Michael Porter Jr. still a likely candidate for one-and-done season at Mizzou

Missouri Tigers player Michael Porter Jr. answers questions from members of the media during SEC Media Dayl on Oct. 18, 2017, at the Omni Hotel in Nashville, Tennessee. Mandatory Credit: Christopher Hanewinckel-USA TODAY Sports

NASHVILLE, Tenn. – Michael Porter Jr.’s claim that he’d forgo entering the 2018 NBA Draft to spend another season in college probably sounded like music to the ears of Missouri basketball fans.

Porter likened himself to Mizzou fans, but they shouldn’t believe the five-star freshman forward.

Related: Get to know Michael Porter Jr.

“I might come back just because I want to leave a legacy and help our team get back on course,” Porter told reporters at SEC Media Days on Wednesday. “Everybody thinks I’m not serious when I say that, but I actually might spend more than one year in college.”

If Porter decides to enter the draft, he’s likely the No. 1 overall pick. There are some certainties in life: The sky is blue, the Earth is flat round and an NBA team will use its lottery section on Porter if he chooses to enter the 2018 draft.

Porter would be foolish to stick around Columbia, Missouri, for a sophomore campaign, regardless of what happens this season or of his intentions. There’s too much money at stake.

Yes, Porter grew up in Columbia and his family has ties to Missouri. His father is a Tigers assistant, his brother Jontay reclassified so he could also play as an incoming freshman and two of his sisters play for Missouri’s women’s team, which his aunt coaches.

However, why would Porter risk getting selected lower in a subsequent draft by wanting to stick around Missouri for another season? Look at Forbes’ rookie salary projections for the 2017 draft. Through the first four years of No. 1 overall pick Markelle Fultz’s rookie contract, the Philadelphia 76ers guard is set to make twice as much as several other lottery picks.

While athletes can make money on endorsements, the average NBA career lasts less than five years.

Why would Porter sacrifice at least one more year — if he doesn’t get injured — of his earnings potential as an athlete by deciding to stay at Missouri? The potential earnings loss is too great, especially if he’s projected to go No. 1 overall.

SEC legend Joakim Noah was projected to go No. 1 overall if he decided to leave for the 2006 NBA Draft. The former Florida Gator­­­­­ slid to the Chicago Bulls with the No. 9 selection in the 2007 draft, and cost himself millions of dollars at the start of his career.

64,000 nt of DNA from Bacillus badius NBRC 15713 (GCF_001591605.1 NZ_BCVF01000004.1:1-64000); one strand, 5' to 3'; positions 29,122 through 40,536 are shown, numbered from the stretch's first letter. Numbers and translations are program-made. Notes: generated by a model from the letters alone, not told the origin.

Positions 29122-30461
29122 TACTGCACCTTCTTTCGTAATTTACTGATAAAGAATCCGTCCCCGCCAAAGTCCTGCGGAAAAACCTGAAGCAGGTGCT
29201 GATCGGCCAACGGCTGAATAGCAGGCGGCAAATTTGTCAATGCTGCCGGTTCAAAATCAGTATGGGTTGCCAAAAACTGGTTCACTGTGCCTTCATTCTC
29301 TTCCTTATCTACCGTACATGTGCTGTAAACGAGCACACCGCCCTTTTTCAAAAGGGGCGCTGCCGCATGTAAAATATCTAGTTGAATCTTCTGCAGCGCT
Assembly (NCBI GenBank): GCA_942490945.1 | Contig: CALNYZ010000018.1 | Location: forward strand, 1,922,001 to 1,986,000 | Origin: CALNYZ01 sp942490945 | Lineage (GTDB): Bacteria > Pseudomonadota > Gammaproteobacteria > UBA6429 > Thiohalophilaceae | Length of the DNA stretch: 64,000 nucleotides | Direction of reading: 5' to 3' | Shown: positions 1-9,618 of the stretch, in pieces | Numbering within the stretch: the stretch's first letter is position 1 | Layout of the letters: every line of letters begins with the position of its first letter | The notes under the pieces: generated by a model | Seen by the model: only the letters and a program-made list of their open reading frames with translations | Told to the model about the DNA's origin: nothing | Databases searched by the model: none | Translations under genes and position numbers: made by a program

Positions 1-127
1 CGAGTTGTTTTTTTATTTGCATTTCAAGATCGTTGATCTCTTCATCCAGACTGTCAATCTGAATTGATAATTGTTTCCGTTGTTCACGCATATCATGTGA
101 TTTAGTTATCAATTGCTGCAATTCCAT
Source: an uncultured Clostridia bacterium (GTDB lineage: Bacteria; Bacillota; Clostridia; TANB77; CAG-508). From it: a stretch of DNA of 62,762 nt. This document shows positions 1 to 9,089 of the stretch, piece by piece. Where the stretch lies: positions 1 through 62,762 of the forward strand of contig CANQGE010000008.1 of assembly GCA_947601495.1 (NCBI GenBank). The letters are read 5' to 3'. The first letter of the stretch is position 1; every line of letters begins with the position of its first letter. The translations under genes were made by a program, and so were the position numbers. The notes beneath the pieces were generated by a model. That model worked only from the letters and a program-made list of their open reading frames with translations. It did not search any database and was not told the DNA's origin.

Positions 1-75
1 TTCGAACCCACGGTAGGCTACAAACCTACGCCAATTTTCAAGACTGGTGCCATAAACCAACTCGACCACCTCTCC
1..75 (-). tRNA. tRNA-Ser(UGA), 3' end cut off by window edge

Kenyon Martin is the last No. 1 overall pick to have spent four years in college. He’s retired now, and best known for ridiculing Jeremy Lin. (Photo: Cincinnati Enquirer)

Recent history also provides an example of when most of the top underclassmen players choose to go to the NBA. Since the NBA changed its draft eligibility rules in 2005 to require prospects be at least 19 years old and one year removed from high school graduation, North Carolina’s Harrison Barnes is the only player rated No. 1 in his class by to spend more than one year in college.

It’s no secret the top NBA prospects are underclassmen because they have higher ceilings and more room for development. Kenyon Martin marks the last player to spend four years in college when the New Jersey Nets selected him with the No. 1 overall pick of the 2000 draft.

Porter could also learn from the plight of Dajuan Wagner, one of John Calipari’s former players at Memphis. Injuries and colitis derailed the promising NBA career of the former Cleveland Cavaliers guard, who was the sixth overall pick in the 2002 draft.

Wagner never played more than 47 games in a single season over the course of injury-riddled, five-year NBA career. He did make $7.4 million off his rookie deal thanks in part to Calipari.

Calipari refused to allow Wagner to return to Memphis for a sophomore season, according to the ESPN 30 for 30 documentary “One and Not Done.”

Wagner needed surgery to remove his colon, and it ended his NBA career after a comeback attempt in the 2006-2007 season. If Wagner had stayed at Memphis, it’s possible he would have never played in the NBA.

Hoops fans can hope Porter’s entire basketball career doesn’t follow the same trajectory as Wagner’s, but the current Missouri Tiger can learn from the former Memphis Tiger on the importance of knowing when to cash in on the fruits of his talent.

Mark Bergin is a journalist with 10News WTSP in Tampa/St. Petersburg, Florida. He’s also a Missouri School of Journalism graduate. Like him on Facebook and follow him on Twitter and Instagram. You can also email him at

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